In this thesis we explore the Ubiquitin code using purification methods coupled with mass spectrometry. We overview the available methods and current knowledge of of Ubiquitin and SUMO modifications with examples of substrates where the precise site of modification is important, and substrates where the modification site seems interchangeable.
We show that the deubiquitinating enzymes regulate a separate subset of the ubiquitinome than the proteasome. The PARylating enzyme PARP1 show increased activity after ubiquitination, which is regulated by deubiquitinating enzymes.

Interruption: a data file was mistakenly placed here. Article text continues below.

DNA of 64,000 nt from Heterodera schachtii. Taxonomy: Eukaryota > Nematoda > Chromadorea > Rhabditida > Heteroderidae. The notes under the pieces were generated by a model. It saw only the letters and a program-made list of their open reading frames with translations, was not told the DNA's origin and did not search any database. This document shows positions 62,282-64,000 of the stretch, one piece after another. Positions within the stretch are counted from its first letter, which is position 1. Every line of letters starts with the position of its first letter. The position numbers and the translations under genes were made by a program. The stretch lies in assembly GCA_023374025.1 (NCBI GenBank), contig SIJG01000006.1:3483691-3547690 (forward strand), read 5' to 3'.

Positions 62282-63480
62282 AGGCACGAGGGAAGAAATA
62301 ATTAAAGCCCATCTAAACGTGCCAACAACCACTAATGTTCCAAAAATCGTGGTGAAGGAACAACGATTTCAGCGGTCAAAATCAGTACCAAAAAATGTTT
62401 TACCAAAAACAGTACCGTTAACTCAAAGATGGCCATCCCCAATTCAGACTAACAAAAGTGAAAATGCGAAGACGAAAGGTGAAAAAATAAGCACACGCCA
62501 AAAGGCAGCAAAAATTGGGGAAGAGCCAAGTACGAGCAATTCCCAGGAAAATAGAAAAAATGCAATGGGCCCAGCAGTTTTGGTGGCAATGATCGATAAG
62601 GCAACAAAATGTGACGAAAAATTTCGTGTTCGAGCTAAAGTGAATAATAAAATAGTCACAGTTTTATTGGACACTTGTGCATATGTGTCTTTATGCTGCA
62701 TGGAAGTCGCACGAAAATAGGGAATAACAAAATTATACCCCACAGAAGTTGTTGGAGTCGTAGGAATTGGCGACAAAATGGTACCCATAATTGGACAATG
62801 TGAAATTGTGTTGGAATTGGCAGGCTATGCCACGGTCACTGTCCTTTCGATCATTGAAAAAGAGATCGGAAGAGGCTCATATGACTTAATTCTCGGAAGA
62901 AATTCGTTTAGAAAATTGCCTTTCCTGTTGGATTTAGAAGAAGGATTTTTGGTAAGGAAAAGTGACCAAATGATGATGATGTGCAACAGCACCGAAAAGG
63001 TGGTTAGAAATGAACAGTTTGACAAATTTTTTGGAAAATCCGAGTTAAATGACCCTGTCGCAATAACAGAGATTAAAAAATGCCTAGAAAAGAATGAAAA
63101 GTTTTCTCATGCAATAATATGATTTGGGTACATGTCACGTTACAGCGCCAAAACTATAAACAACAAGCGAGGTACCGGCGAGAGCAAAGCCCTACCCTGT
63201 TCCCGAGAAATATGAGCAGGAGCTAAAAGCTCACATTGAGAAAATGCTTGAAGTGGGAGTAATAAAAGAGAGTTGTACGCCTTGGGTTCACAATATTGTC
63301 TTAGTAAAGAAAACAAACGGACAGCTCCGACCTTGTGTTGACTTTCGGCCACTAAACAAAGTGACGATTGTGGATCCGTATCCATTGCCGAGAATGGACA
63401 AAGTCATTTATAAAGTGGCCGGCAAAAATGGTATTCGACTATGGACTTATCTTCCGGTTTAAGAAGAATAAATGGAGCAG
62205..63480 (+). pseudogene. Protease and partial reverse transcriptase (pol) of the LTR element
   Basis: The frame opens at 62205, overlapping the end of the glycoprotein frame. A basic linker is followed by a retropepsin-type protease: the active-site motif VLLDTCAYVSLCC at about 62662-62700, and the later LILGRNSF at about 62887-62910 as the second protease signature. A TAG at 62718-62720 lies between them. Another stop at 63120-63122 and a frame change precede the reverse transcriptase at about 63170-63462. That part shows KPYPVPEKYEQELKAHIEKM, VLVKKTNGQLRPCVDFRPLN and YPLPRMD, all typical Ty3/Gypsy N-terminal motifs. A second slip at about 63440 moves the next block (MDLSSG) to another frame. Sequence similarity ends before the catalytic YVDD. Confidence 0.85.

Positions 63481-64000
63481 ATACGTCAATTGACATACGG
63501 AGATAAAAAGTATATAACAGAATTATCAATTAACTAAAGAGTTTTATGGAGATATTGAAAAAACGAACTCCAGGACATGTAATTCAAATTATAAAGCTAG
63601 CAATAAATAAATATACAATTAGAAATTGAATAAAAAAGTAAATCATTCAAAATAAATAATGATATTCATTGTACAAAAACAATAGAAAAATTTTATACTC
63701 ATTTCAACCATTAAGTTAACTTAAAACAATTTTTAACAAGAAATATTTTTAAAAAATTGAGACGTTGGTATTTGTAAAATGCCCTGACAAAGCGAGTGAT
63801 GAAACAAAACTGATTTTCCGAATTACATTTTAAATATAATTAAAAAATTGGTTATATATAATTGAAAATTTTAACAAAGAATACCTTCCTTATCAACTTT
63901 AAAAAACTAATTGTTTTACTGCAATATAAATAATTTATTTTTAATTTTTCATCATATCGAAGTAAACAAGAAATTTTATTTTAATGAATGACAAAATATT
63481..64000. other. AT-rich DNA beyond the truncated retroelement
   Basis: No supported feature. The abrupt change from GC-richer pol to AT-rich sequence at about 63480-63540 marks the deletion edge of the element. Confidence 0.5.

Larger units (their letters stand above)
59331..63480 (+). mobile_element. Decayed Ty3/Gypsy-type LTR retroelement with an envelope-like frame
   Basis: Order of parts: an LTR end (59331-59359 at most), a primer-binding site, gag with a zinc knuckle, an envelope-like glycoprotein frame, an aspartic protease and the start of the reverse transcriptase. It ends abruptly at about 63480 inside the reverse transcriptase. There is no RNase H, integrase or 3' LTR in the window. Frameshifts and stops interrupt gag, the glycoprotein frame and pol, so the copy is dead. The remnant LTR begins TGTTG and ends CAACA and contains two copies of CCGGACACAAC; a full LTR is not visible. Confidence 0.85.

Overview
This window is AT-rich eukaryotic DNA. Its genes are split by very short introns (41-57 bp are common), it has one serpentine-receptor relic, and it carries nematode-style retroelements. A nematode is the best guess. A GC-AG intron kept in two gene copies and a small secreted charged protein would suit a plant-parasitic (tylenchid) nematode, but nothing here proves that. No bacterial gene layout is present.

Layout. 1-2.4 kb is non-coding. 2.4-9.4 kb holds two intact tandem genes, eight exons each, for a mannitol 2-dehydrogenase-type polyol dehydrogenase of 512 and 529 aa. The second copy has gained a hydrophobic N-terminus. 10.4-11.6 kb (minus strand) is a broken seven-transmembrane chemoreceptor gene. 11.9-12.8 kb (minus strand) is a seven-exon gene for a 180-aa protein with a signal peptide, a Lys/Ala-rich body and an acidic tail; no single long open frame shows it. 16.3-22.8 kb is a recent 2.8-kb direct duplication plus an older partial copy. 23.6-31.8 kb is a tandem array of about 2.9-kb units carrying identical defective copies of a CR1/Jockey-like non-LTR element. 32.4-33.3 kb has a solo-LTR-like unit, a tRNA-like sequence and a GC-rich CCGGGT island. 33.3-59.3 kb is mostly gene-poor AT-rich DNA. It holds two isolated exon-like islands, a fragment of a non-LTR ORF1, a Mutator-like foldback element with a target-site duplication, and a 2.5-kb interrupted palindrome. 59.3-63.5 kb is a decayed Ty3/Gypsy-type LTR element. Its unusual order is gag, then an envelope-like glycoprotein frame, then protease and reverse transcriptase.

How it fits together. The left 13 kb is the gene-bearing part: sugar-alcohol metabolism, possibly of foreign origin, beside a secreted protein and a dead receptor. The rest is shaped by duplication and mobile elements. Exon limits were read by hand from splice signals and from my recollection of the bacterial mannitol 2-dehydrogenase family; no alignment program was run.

Furthermore, we developed an in-vivo tool to study SUMO dependent interaction using proximity labeling which can be used for microscopy or identification by mass spectrometry.
Finally, we investigate binders of Ubiquitin and SUMO chains with specific linkages and elucidate a preference for some chain linkages based on biological pathway of the binder. We also explore possible binding domains and predict the structure of some chain binding complexes using protein docking.
Co-promotor: Prof.dr. P.ten Dijke